Skip to main content

HMIP report exposes 'serious concerns' over heavy-handed restraint of deportees

ASYLUM-SEEKERS on a deportation flight were “unnecessarily” restrained with waist belts, a shocking inspection report reveals today.

The HM Inspectorate of Prisons (HMIP) report raises “serious concerns” over a January flight transporting 23 people from two immigration removal centres to Austria, Bulgaria and France.

All but one were restrained with a waist belt, which restricts movement by clamping a person’s arms to their body.

HMIP said a staff briefing before the flight had “emphasised the risks of disruption and the need for vigilance,” focusing solely on control and not on detainees’ welfare.

A manager working for a Home Office contractor called Tascor, which is part of Capita, said during the meeting: “Tonight, we don’t mess around. If you do, you may well get hurt.”

The HMIP report said: “Staff clearly thought they were dealing with a very high risk group. However, the dire warnings they were given were not grounded in evidence.”

Inspectors found that the detainees were placed in waist restraint belts without good reason and that there was a “clear presumption” in favour of using them.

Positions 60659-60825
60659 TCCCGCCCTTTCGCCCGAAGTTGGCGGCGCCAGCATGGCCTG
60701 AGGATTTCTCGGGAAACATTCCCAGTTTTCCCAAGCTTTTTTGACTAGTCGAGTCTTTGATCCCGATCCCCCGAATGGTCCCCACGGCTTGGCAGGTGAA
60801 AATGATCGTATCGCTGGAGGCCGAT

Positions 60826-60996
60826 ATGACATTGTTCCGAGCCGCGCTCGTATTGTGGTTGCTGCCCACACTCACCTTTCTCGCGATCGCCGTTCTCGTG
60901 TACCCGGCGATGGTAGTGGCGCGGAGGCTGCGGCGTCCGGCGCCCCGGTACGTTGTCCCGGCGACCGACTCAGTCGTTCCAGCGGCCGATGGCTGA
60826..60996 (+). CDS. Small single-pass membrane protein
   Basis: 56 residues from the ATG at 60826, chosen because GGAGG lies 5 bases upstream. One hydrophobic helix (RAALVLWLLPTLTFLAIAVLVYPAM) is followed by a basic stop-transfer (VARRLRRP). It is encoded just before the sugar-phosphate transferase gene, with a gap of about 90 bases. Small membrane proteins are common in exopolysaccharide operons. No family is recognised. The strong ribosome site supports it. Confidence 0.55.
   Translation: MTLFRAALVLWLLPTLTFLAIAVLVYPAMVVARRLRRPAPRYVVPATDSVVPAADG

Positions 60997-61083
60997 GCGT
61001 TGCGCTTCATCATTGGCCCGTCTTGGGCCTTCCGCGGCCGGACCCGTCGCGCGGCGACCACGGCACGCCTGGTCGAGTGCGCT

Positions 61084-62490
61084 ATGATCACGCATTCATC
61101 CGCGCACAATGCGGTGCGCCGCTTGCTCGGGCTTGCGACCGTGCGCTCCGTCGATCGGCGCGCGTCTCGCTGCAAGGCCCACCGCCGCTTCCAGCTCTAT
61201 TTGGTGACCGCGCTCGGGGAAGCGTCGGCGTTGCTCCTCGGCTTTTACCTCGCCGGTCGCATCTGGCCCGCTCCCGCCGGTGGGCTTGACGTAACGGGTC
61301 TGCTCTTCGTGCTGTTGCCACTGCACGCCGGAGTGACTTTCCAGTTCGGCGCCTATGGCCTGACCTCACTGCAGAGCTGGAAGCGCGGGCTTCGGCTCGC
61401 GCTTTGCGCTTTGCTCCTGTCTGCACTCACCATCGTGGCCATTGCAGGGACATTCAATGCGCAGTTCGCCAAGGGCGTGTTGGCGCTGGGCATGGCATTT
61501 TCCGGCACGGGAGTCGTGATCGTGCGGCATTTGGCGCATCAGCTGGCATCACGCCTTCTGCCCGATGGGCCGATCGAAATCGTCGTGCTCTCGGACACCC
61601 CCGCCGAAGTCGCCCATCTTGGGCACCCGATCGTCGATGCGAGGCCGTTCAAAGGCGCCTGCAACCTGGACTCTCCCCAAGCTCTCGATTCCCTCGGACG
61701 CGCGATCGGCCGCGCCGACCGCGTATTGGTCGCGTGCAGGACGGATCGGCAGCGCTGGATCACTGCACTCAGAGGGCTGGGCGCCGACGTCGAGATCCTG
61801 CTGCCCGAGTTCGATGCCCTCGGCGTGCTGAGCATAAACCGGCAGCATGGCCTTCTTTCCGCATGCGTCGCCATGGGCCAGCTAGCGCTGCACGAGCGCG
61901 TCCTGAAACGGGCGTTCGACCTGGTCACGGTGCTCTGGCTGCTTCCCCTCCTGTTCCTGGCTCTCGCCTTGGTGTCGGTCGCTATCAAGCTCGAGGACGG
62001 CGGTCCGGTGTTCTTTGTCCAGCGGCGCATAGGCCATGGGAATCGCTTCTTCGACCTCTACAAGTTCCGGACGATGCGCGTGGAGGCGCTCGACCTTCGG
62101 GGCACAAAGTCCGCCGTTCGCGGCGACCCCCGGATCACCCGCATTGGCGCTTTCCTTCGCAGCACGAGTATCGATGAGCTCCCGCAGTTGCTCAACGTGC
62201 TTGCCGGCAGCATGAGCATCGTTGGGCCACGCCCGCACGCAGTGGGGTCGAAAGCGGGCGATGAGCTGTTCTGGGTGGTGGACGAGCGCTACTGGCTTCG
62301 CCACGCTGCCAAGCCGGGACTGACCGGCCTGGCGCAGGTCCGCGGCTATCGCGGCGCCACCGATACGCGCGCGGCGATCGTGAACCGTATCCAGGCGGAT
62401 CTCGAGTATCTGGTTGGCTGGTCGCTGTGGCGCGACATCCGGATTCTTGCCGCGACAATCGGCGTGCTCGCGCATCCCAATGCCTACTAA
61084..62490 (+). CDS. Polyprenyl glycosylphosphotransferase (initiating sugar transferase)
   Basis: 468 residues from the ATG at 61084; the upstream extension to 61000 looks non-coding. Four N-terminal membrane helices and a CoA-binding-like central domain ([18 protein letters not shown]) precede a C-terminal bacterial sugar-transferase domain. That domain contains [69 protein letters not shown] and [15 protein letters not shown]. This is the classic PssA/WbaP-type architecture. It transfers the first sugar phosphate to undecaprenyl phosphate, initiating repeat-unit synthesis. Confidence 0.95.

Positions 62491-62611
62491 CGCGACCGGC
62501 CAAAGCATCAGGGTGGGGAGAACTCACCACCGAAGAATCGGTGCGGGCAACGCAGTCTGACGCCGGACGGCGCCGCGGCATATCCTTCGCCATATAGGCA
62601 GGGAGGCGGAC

The watchdog was particularly concerned that the only female on the flight was transferred in her pyjamas, slippers and dressing gown and restrained with a waist belt, despite there being no evidence that one was required.

Chief Inspector of Prisons Peter Clarke said: “We regularly inspect other detention settings where far more disruptive and challenging behaviour is managed without such physical restraints.

“Clearly, some senior-level intervention is required to ensure that the situation is rectified without delay.”

Responding to the report, a Home Office spokeswoman said: “The dignity and welfare of all those in our care is of the utmost importance and we are taking the concerns raised by the inspector in this troubling report extremely seriously.”

OWNED BY OUR READERS

We're a reader-owned co-operative, which means you can become part of the paper too by buying shares in the People’s Press Printing Society.

Become a supporter

Fighting fund

You've Raised:£ 11,254
We need:£ 6,746
8 Days remaining
Donate today